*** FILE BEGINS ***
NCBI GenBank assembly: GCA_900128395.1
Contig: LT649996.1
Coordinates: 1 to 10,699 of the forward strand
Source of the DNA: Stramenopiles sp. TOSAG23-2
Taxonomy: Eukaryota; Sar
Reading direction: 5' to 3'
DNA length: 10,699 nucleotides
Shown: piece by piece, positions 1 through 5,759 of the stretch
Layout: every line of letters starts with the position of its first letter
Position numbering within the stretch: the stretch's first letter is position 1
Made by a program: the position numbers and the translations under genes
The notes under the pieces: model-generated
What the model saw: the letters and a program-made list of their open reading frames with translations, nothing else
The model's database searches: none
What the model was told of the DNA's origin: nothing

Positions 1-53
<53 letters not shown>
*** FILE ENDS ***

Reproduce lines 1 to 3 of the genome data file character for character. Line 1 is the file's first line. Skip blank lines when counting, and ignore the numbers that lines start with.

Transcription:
NCBI GenBank assembly: GCA_900128395.1
Contig: LT649996.1
Coordinates: 1 to 10,699 of the forward strand